The Constitutional Convention Simulation Lesson Plan

Instructor: Christopher Muscato

Chris has a master's degree in history and teaches at the University of Northern Colorado.

This lesson plan begins with a video to introduce to students the Constitutional Convention and how it shaped American history as we know it. Students will then use this knowledge to actively participate in a Constitutional Convention simulation.

Learning Objectives

Upon completion of this lesson, students will be able to:

  • Define the Virginia Plan, New Jersey Plan, and Connecticut Compromise
  • Use primary sources to explore the attitudes, motivations, and beliefs of Americans in the Constitutional Convention
  • Work in groups to study documents, create an argument, and defend a position

Length

90 - 120 minutes

Curriculum Standards

  • CCSS.ELA-LITERACY.SL.9-10.1.B

Work with peers to set rules for collegial discussions and decision-making (e.g., informal consensus, taking votes on key issues, presentation of alternate views), clear goals and deadlines, and individual roles as needed.

  • CCSS.ELA-LITERACY.SL.9-10.1.D

Respond thoughtfully to diverse perspectives, summarize points of agreement and disagreement, and, when warranted, qualify or justify their own views and understanding and make new connections in light of the evidence and reasoning presented.

  • CCSS.ELA-LITERACY.RH.9-10.1

Cite specific textual evidence to support analysis of primary and secondary sources, attending to such features as the date and origin of the information.

  • CCSS.ELA-LITERACY.RH.9-10.9

Compare and contrast treatments of the same topic in several primary and secondary sources.

Materials

  • Copies of lesson quiz
  • Packets of primary and secondary sources about the Virginia and New Jersey Plans, including the transcripts for the original presentation of each plan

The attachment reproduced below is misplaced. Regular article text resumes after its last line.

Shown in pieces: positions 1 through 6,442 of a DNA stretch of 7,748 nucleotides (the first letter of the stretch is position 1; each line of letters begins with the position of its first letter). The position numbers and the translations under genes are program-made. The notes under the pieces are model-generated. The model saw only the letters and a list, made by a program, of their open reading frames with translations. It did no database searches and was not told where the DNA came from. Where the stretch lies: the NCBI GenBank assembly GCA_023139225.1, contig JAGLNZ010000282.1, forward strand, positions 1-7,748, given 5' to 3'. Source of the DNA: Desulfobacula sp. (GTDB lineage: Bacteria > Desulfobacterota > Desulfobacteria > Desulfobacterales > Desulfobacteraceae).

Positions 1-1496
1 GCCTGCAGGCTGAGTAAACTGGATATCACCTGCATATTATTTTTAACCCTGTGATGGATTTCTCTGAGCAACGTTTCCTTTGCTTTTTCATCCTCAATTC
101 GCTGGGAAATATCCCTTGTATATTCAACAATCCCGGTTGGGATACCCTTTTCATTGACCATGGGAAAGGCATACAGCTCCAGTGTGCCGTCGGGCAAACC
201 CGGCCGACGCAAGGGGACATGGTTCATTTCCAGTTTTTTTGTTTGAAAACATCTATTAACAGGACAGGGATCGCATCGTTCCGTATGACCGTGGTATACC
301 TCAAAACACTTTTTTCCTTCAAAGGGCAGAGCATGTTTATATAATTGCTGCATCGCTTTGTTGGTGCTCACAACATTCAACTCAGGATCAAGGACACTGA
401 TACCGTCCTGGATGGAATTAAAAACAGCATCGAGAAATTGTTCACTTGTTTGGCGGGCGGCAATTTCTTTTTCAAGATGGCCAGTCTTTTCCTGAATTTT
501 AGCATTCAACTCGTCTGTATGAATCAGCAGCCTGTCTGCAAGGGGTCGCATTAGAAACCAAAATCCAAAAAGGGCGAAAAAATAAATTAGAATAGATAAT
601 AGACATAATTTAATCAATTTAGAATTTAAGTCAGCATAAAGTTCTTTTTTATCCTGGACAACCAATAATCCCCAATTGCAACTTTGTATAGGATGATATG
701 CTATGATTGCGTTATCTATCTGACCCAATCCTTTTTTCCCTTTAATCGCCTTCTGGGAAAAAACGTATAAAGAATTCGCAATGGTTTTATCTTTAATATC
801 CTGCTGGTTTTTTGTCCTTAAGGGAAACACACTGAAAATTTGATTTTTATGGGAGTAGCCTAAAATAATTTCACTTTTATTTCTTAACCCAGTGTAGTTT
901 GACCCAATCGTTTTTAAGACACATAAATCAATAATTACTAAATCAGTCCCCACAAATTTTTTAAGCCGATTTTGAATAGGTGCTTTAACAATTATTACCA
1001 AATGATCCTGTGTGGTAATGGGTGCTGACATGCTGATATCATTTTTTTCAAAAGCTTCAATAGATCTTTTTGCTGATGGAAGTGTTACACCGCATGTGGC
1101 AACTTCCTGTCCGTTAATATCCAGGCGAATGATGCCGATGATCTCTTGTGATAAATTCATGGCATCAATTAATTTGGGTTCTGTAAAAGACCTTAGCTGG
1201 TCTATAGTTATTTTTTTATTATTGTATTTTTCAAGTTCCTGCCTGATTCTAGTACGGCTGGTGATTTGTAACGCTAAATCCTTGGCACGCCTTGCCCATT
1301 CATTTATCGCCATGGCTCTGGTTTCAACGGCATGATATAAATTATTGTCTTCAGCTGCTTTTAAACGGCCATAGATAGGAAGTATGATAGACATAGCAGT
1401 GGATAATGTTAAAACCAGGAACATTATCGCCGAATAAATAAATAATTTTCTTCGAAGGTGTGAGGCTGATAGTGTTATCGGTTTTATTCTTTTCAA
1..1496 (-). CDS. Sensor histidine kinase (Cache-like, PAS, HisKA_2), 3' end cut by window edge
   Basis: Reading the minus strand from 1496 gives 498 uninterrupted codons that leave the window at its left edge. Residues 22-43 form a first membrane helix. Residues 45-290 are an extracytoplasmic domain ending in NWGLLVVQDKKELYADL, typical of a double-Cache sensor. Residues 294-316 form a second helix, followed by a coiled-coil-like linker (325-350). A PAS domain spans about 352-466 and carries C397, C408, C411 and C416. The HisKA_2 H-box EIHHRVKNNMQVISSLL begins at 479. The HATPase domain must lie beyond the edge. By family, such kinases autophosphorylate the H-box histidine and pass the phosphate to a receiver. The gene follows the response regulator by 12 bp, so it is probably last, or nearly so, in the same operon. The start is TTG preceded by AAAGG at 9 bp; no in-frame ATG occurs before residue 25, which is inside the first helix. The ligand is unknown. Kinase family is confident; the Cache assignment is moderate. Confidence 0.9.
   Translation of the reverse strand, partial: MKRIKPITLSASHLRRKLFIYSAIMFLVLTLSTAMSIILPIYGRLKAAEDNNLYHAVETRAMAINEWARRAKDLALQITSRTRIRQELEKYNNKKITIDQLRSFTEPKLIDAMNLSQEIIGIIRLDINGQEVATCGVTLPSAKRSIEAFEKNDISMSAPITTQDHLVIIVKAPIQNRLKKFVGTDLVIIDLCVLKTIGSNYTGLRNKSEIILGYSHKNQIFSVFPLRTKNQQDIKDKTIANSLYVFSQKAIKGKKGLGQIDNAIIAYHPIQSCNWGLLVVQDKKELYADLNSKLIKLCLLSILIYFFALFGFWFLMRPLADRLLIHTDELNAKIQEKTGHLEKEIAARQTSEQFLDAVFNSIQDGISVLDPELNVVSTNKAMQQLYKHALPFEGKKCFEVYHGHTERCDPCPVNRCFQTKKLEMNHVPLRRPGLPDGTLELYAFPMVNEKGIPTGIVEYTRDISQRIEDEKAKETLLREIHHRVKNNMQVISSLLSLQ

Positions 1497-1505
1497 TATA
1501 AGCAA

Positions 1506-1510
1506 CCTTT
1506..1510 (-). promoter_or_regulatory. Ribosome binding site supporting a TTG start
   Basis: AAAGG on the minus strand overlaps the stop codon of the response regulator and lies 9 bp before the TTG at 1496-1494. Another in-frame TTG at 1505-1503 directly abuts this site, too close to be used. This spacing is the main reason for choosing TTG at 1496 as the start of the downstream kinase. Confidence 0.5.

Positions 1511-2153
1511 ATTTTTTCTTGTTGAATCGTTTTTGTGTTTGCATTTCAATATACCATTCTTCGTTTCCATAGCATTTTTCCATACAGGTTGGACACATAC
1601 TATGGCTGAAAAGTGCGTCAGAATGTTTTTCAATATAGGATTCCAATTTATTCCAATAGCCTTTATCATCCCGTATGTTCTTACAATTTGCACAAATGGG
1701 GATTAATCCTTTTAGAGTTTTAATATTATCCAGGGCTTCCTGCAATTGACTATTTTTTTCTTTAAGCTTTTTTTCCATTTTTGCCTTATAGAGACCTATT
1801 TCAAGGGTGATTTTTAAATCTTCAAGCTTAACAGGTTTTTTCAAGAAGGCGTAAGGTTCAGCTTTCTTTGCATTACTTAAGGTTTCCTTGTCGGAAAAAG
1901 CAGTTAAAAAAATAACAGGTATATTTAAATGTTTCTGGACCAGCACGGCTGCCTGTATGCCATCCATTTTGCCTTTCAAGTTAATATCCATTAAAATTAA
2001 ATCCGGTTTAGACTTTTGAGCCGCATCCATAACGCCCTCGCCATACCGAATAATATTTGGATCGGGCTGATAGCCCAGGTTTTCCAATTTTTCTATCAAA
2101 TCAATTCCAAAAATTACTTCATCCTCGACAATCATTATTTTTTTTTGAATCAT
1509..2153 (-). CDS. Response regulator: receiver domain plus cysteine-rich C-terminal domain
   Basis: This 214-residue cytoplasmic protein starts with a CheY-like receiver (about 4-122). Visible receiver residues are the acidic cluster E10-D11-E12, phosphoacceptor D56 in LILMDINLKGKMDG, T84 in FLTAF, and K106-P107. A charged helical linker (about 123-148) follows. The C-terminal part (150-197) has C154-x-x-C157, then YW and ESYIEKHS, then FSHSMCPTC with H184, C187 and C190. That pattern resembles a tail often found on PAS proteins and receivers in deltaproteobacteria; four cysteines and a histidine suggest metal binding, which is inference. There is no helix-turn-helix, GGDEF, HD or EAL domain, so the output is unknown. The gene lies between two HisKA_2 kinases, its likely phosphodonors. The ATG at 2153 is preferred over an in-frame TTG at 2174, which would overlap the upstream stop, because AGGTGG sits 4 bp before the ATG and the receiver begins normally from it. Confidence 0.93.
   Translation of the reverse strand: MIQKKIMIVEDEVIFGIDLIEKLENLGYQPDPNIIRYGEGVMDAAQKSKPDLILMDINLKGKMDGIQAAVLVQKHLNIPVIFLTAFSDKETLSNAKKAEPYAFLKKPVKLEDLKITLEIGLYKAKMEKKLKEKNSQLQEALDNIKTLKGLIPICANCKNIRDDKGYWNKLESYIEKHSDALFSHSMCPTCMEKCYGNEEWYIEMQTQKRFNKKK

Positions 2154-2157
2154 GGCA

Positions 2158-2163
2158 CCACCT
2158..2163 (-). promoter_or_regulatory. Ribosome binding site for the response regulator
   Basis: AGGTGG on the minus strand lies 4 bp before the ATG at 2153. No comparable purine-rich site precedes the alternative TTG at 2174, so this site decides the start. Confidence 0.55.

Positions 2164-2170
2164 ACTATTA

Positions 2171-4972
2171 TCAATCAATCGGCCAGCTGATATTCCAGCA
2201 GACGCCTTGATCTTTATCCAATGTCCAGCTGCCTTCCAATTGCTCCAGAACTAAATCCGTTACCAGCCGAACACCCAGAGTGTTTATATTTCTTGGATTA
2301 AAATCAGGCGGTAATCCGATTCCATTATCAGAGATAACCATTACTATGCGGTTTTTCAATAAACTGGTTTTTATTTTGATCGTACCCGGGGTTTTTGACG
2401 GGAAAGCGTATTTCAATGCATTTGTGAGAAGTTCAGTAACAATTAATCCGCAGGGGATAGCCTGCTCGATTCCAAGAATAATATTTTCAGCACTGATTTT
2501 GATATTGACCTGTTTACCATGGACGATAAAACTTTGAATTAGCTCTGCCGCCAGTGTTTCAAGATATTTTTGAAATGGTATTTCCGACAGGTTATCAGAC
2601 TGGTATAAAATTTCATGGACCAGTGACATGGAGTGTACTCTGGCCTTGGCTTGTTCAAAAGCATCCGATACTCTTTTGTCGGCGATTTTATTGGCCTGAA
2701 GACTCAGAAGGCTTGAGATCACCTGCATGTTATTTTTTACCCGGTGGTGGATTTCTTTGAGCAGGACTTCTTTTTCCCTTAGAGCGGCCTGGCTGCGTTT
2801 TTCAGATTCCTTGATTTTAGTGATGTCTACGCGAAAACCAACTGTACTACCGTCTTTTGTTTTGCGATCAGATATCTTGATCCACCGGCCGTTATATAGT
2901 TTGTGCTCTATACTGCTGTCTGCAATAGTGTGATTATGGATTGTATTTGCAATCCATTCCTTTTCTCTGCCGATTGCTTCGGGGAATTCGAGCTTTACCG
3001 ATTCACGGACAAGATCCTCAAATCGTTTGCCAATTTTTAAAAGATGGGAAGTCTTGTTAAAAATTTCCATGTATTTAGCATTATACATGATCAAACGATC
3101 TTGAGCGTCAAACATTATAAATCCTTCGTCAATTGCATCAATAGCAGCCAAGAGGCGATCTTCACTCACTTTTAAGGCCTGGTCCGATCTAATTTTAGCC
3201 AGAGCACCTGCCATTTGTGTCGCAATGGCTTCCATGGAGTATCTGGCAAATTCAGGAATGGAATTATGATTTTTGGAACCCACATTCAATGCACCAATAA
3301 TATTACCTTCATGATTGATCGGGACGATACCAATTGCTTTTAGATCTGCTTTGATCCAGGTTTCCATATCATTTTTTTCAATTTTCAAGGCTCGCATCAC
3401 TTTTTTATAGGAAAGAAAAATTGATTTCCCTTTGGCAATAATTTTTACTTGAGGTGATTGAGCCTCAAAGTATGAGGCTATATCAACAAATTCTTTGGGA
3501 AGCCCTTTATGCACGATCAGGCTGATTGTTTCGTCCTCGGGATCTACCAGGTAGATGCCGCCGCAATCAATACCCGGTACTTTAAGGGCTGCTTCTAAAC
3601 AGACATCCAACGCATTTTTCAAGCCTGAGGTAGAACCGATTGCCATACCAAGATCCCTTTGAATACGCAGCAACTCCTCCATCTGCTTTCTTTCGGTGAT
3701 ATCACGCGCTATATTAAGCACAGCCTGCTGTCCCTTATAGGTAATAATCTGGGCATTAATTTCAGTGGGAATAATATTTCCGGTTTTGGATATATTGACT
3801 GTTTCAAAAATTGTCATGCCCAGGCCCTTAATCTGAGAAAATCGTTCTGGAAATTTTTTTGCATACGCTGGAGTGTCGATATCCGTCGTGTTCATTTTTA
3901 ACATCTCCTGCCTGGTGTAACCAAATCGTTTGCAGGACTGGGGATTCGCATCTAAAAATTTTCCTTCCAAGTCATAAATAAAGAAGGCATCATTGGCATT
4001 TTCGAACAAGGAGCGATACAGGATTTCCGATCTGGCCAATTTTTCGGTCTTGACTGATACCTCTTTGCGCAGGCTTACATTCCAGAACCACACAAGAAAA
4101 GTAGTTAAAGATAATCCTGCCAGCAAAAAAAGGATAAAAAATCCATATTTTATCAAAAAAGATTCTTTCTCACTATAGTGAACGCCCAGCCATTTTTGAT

Instructions

  • Start class by making sure that students are caught up with the events between the end of the American Revolution and the start of the Constitutional Convention. Then, begin a simple discussion following these questions:
    • Why did the Americans feel that a new constitution was needed? What events helped promote that decision?
    • What did various people want out of a government?
    • If you were alive in this time, what would be your biggest desires in a government, as well as your biggest fears about government?
  • Begin the video lesson The Constitutional Convention: The Great Compromise. Pause the video at 3:08 and discuss this information as a class.
    • What were some of the main concerns that different people had going into the Constitutional Convention? In what ways were their concerns different? In what ways were their concerns similar?

To unlock this lesson you must be a Study.com Member.
Create your account

Register to view this lesson

Are you a student or a teacher?

Unlock Your Education

See for yourself why 30 million people use Study.com

Become a Study.com member and start learning now.
Become a Member  Back
What teachers are saying about Study.com
Try it risk-free for 30 days

Earning College Credit

Did you know… We have over 200 college courses that prepare you to earn credit by exam that is accepted by over 1,500 colleges and universities. You can test out of the first two years of college and save thousands off your degree. Anyone can earn credit-by-exam regardless of age or education level.

To learn more, visit our Earning Credit Page

Transferring credit to the school of your choice

Not sure what college you want to attend yet? Study.com has thousands of articles about every imaginable degree, area of study and career path that can help you find the school that's right for you.

Create an account to start this course today
Try it risk-free for 30 days!
Create an account
Support